13 Thoughts I Had While Listening to Episode 5 of Unsolved Murders

No one is innocent in episode 5, “Lights. Camera. Murder.”, of the Parcast Network podcast Unsolved Murders: True Crime Stories. It seems everyone had a part to play in fueling the scandal surrounding the William Desmond Taylor case. These are thirteen thoughts I had while listening to the drama unfold:

1.   Unsolved Murders podcast sound effects inspires thrills and chills. While they won’t give you nightmares, the sound effects really boost the storytelling and character dialogue and sets the tone of this classic Hollywood murder mystery.  

2.   Love the interplay between newspaper excerpts, character dialogue and podcast host narration and commentary. It really brings the historical case to life.

3. 1920s newspapers really had a flair for embellishment. Just take a look at this excerpt from the San Francisco Bulletin. It sounds like a line from an old-time movie.

“Police have been bribed, witnesses silenced, evidence suppressed, in a gigantic plot engineered from behind the scenes in filmland to defeat the ends of justice in the Taylor mystery…”

4.  Taylor’s chauffeur Howard Fellows testimony can’t be trusted. I find it hard to believe that the timeline his testimony establishes is accurate. Only ten minutes for the killer to shoot Taylor and get away without anyone hearing or noticing anything, except for the one witness Fellow’s testimony dismisses? I think he was in the studios’s pocket.

5.   How was EVERYONE and their mother at the crime scene before the police? Serious CSI face-palm.

6.  Paramount Studios did some shady stuff back in the day. Corrupting crime scenes, tampering and destroying evidence. Possibly sending a crooked doctor over to the recently murdered Taylor’s apartment to delay the police and fabricating witness testimonies. Shady. Shady. Shady.

7.  There’s more to the Edward Sands story. Remember the name Sands wrote on a pawn shop receipt and sent to William Desmond Taylor? It was the Hollywood star’s real name.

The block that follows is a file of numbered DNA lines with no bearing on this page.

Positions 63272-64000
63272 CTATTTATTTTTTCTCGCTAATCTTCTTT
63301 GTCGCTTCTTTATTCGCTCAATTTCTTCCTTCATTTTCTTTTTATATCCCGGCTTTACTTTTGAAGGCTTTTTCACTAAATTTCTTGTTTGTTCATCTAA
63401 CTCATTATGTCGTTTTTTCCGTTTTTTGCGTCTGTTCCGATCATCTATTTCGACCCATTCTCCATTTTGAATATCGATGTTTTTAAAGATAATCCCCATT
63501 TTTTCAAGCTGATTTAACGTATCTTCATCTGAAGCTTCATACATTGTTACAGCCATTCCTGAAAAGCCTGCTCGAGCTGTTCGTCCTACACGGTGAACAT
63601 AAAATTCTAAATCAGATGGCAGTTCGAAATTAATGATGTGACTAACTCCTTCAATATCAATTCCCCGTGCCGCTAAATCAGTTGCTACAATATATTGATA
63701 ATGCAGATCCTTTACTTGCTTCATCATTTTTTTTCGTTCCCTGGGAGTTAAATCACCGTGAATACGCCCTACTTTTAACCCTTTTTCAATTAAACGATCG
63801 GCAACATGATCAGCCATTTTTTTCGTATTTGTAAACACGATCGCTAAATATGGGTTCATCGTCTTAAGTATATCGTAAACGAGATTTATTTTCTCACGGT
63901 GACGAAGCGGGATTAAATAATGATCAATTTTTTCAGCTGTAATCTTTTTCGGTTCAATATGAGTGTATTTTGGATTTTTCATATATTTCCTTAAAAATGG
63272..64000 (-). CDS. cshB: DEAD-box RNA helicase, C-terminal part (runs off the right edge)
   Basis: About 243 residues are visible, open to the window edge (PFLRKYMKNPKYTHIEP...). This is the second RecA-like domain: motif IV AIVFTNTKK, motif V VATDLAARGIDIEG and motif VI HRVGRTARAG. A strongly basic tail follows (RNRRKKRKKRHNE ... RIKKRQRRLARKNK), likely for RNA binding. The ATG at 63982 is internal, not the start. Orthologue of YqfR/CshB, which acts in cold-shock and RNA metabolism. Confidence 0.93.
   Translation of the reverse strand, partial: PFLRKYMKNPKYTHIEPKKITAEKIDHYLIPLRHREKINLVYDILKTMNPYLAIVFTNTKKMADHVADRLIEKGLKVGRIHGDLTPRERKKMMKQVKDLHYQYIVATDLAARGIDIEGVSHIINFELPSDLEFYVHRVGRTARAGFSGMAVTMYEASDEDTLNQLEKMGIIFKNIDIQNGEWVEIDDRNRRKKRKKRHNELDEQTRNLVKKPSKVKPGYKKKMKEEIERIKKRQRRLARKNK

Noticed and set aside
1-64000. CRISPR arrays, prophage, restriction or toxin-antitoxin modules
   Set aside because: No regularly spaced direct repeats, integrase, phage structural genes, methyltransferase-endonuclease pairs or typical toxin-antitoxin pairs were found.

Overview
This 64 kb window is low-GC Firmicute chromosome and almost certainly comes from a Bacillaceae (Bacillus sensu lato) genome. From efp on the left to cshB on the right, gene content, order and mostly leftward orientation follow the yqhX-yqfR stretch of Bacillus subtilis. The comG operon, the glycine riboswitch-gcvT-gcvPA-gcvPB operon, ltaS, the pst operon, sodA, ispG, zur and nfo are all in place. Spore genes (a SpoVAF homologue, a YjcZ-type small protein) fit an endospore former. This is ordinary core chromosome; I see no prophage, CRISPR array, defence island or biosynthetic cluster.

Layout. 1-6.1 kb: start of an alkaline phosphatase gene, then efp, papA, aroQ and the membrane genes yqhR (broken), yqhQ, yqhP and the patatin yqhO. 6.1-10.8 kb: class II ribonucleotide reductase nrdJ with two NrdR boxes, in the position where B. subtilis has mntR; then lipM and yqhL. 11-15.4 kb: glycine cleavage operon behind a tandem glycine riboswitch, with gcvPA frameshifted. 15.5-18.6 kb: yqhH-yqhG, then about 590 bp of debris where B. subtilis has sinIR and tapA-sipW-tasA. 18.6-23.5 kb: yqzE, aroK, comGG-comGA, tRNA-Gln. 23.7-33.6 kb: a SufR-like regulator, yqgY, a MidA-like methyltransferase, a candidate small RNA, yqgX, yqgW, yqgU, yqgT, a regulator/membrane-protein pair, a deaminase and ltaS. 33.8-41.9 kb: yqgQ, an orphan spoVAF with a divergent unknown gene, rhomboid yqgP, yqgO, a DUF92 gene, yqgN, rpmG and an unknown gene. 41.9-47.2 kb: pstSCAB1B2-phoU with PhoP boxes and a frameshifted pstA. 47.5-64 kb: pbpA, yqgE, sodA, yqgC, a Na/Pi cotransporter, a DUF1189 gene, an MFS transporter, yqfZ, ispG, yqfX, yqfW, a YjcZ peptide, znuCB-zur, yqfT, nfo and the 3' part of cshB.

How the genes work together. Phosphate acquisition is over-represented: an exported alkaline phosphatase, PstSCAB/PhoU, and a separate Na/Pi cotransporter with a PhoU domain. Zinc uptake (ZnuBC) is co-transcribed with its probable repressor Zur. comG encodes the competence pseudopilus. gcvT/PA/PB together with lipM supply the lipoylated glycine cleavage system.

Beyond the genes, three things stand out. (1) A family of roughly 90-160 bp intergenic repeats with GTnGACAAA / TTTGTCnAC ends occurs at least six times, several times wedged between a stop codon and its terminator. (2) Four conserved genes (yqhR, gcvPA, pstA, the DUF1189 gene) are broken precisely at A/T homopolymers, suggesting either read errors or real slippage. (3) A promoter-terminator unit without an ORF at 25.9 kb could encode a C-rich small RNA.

8.  Abandoning your wife and child without a word is extra messed up. It wasn’t even an altruistic the-mob-is-after-me-I’m-doing-this-to-protect-you kind of thing. He just packed a bag and left, which leads to thought #9.

9.  Taylor’s wife not having a grudge against him is bologna. He disappears one day without a trace and seven years later, she sees him on the big screen while she’s at the movies with their daughter. For all she knew until that point, he could have been dead. I know I couldn’t forgive him so easily, even after all that time.

10.  ‘M’ is for Murder, Mabel, Margaret & Mary Miles Minter. Keeping all the ‘Ms” in William Desmond Taylor’s life straight is a struggle. Did he ever call anybody by the wrong name? I wonder if one of these actresses may have been the murderess. Mary Miles’s unpublished memoir...hmm.  

11.  Charlotte Shelby could have had her own reality TV show. Like Dance Moms or Keeping Up with the Kardashians. Lots of drama in the daily life of a mom-ager.

12.  The Face-palm Academy awards Florabel Muir for best flop of the year. It’s not every day a journalist hires a mobster to pretend he’s William Desmond Taylor’s ghost and try to scare a confession out of a suspect...only to have said suspect laugh in their faces.

13.  Unsolved Murders show host Wenndy Mackenzie has a thing for revealing surprise suspects at the end of a case. Just when you think you know “who dunnit” and the case is as good as closed, Wenndy surprises us with a new suspect not previously mentioned on the show. In the Axeman case it was Jake Bird. Here it’s Margaret Gibson. Time will tell if the pattern keeps up.

What did you think while listening to “Lights. Camera. Murder.” episode 5 of the Parcast podcast drama series Unsolved Murders: True Crime Stories? Let us know. Go to www.facebook.com/parcast and https://twitter.com/ParcastNetwork or check us out at parcast.com.